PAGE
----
Bioidentical Hormone Replacement

Published: August 11, 2012

Series Parts: [ 1 | 2 | 3 | 4 | 5 | 6 | 7 | 8 | 9 | 10 | 11 | 12 ]

What's New in S.H.I.N.E. — Part 8: More on Hormones

In previous articles I discussed the hormone-generating adrenal and thyroid glands. In this article I focus on a hormone issue specific to women.

A woman's ovaries produce two key hormones in the body: estrogen and progesterone. But as women age, their ovaries' ability to produce these hormones begins to drop — with unwanted consequences. Fortunately, this problem can be addressed through bioidentical hormone therapy. (Don't worry guys, I haven't forgotten you — I'll talk about testosterone therapy for men in Part 9.)

Until recently, the recommended dose of Bi-Est — a bioidentical hormone therapy that contains the estrogens estradiol and estriol — was 2.5 mg. Now we've found that a much smaller dose works just as well: anywhere from 1/10th to 1/4th mg.

With any hormonal therapy, lower is better, because a lower dose reduces the risk of side effects. And a lower dose means a lower cost too.

Another positive development is that prescription estrogen patches such as Climera now contain bioidentical estradiol. That's a huge advance over the days when doctors prescribed the drug Premarin, that contained estrogens derived from the urine of pregnant horses! (I suspect Premarin therapy will be one more exhibit in any future Museum of Medical Insanity.)

And the pharmaceutical drug Prometrium (progesterone taken by mouth) is also bioidentical.

The bottom line is that now that the Premarin patent has expired, you can see a conventional physician and receive bioidentical hormone therapy. It's amazing that this type of therapy was condemned just a decade or so ago by the AMA as "irresponsible quackery." Will wonders never cease!

My Recommendation: A Mix of 3 Bioidenticals

Those prescription drugs are good options, particularly because they're covered by insurance. But my preference for bioidentical hormone therapy in perimenopausal and menopausal women is a customized, compounded hormone cream, formulated at a compounding pharmacy.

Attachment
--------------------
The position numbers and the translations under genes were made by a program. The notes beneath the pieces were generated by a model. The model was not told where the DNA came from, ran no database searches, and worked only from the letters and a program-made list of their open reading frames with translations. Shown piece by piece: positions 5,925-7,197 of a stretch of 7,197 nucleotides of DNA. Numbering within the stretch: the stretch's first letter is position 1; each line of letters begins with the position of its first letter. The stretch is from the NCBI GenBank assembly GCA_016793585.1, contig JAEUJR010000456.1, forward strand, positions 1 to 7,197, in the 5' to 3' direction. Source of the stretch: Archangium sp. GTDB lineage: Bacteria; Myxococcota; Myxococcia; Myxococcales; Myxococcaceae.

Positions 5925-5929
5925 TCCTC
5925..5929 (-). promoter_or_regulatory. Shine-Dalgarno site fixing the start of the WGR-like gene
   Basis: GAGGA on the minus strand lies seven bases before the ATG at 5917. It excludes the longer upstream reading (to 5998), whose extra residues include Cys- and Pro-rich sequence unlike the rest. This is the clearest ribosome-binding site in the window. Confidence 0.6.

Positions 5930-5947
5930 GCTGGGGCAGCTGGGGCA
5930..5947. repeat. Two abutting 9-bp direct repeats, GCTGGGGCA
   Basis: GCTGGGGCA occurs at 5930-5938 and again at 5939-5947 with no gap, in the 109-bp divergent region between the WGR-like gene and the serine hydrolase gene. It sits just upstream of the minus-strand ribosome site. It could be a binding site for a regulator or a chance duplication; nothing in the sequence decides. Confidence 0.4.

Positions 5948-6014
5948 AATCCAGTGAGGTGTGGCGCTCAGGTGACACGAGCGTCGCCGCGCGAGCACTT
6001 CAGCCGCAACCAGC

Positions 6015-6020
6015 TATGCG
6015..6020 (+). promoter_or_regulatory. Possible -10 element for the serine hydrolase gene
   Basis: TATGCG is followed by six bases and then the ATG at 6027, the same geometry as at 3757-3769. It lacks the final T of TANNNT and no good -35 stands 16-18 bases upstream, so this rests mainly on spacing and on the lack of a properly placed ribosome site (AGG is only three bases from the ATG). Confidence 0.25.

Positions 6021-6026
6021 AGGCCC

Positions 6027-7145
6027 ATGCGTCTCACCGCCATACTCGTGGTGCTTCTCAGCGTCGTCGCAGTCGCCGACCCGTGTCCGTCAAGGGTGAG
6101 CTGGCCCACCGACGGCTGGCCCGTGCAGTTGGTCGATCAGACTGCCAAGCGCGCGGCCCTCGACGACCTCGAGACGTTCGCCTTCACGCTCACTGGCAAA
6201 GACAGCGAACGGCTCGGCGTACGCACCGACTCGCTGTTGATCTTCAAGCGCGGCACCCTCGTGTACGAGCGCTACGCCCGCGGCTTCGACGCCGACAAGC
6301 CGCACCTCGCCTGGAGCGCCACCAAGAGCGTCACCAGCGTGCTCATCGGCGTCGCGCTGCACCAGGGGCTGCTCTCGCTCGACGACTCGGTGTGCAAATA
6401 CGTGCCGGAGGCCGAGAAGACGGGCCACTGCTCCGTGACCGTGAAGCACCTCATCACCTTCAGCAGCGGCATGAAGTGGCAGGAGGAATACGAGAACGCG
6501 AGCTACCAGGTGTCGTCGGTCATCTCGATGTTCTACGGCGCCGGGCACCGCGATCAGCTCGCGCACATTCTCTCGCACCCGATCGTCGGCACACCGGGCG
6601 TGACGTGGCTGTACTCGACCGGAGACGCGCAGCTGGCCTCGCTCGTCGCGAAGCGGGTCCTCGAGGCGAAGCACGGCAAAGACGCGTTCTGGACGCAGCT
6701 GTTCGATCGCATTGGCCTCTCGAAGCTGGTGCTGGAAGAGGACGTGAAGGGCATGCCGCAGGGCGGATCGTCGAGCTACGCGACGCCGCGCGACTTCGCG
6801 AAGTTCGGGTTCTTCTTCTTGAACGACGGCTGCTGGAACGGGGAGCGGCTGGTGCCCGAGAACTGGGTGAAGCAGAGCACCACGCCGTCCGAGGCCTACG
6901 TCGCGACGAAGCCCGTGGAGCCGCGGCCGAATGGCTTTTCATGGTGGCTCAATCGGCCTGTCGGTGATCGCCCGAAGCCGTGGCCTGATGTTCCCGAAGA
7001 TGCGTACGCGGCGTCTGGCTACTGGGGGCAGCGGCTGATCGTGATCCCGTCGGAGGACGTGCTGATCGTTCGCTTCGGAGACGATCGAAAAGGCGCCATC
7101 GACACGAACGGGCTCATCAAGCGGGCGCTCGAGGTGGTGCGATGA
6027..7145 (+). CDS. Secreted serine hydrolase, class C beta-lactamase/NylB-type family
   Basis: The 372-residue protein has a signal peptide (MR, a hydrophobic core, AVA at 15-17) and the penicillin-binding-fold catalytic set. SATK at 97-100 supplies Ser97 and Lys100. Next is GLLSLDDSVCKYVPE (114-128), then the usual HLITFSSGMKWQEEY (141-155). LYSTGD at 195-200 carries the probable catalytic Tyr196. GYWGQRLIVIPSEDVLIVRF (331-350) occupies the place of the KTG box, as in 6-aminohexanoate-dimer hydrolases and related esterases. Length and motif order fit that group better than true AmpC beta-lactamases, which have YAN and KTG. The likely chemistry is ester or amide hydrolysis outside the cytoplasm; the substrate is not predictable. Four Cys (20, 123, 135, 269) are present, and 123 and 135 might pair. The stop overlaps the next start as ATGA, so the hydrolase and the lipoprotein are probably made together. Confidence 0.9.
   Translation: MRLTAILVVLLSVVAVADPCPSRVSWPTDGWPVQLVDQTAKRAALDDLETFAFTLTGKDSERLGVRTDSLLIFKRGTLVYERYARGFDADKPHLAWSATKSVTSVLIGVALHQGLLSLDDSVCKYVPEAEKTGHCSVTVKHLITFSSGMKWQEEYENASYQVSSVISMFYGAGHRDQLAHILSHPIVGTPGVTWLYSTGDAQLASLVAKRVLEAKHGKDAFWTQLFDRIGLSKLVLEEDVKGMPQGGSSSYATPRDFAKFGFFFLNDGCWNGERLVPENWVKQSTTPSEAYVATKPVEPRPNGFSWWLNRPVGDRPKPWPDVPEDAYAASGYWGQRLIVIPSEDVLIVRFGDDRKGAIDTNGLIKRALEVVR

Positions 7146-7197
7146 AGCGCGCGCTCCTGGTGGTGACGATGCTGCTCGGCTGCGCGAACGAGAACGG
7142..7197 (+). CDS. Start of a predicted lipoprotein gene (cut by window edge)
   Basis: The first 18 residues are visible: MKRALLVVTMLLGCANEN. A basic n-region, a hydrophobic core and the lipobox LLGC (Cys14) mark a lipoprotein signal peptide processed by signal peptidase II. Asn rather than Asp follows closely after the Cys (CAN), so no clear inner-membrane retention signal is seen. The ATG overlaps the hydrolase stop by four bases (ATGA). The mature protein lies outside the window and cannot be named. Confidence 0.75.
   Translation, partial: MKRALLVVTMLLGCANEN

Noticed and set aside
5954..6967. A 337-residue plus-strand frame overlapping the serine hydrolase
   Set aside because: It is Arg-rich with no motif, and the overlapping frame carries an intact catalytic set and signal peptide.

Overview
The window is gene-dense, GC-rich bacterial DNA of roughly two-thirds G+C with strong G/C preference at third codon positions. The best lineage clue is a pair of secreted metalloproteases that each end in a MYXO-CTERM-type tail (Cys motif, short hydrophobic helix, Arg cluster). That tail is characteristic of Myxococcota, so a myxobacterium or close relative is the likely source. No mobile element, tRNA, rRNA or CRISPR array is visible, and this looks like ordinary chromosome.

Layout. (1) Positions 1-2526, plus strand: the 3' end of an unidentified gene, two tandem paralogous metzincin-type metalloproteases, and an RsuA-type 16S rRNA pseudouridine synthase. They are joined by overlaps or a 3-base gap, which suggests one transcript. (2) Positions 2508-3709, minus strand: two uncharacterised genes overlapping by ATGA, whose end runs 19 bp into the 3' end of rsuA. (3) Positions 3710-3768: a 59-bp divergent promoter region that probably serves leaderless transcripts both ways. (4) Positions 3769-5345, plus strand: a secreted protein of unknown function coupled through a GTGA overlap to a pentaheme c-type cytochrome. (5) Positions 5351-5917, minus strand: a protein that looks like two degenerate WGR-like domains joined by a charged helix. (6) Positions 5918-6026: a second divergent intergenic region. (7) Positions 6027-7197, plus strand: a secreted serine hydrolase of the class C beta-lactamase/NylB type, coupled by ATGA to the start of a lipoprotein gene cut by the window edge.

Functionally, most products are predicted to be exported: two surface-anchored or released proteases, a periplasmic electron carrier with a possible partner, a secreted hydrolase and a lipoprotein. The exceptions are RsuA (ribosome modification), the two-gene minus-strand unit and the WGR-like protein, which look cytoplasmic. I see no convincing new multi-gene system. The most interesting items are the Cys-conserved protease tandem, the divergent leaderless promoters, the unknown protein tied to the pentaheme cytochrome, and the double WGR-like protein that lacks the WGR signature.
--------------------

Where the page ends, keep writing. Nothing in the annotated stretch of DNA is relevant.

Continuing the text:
The cream I prefer includes not only bioidentical estradiol, which is in all estrogen patches these days, but also a second key estrogen called estriol. Estriol is important as it serves as a balance to estradiol, as we discuss below. The creams also contain natural progesterone (30 mg), which helps improve sleep as well as maintain a calm and peaceful state, without the severe toxic side effects of the synthetic progestins (e.g., Provera).

  1. Estradiol handles the symptoms of menopause, such as hot flashes, night sweats and insomnia.
  2. Progesterone help protect against uterine cancer, a possible consequence of taking estrogen. It also helps sleep and decreases anxiety.
  3. Estriol may help protect against breast cancer.

This compounded cream can significantly reduce the symptoms of fatigue, pain, brain fog and disordered sleep that women with CFS/FMS have, as women with CFS/FMS often have low estrogen. (Research shows that for 25% of women with fibromyalgia, symptoms started with the onset of menopause.)

You also may want to talk to your doctor about adding 1/4 to 1/2 mg of testosterone to that compounded cream. Research shows that testosterone therapy for women with fibromyalgia reduced pain. And menopausal women who add a little testosterone to their hormonal regimen often notice more energy, thicker hair, younger skin, and improved libido.

Testosterone also plays a role in chronic pain. Narcotics lower testosterone, which induces a deteriorating cycle where pain increases, leading to the use of more narcotics, which lowers testosterone further, resulting in yet more pain. Testosterone therapy can help break that cycle.

To keep it simple, here is my current recommended starting dose for hormone replacement therapy:

  • 0.1 mg BiEst (1/2 estradiol and 1/2 estriol), plus
  • 30 mg progesterone, plus
  • 1/4 mg testosterone

If needed, the dose can be raised to 0.2 mg BiEst and 1/2 mg testosterone. For those on the higher doses, if it is working well I usually leave them on the old dose, as the body will often have adapted well to that dose.

If you don't want to take bioidentical hormones — and that's a perfectly reasonable personal choice — consider these other natural options for the control of menopausal symptoms:

The herb black cohosh is very effective for hot flashes.

Another way to raise your estrogen naturally? Eat a daily handful of tasty edamame, or soybean pods, which you will often see served in Japanese restaurants. Like peas, just eat the pea-like beans on the inside, not the pod. There are many delicious recipes for edamame, and edamame is readily available in the frozen food section of many health food stores or supermarkets.

For More Information

To learn about addressing excessive sweating, night sweats, and hot flashes, see Addressing Excessive Sweating, Night Sweats, Hot Flashes.


Jacob Teitelbaum, MD

is one of the world's leading integrative medical authorities on fibromyalgia and chronic fatigue. He is the lead author of eight research studies on their effective treatments, and has published numerous health & wellness books, including the bestseller on fibromyalgia From Fatigued to Fantastic! and The Fatigue and Fibromyalgia Solution. His newest book (June 10, 2024) is You Can Heal From Long COVID. Dr. Teitelbaum is one of the most frequently quoted fibromyalgia experts in the world and appears often as a guest on news and talk shows nationwide including Good Morning America, The Dr. Oz Show, Oprah & Friends, CNN, and Fox News Health.

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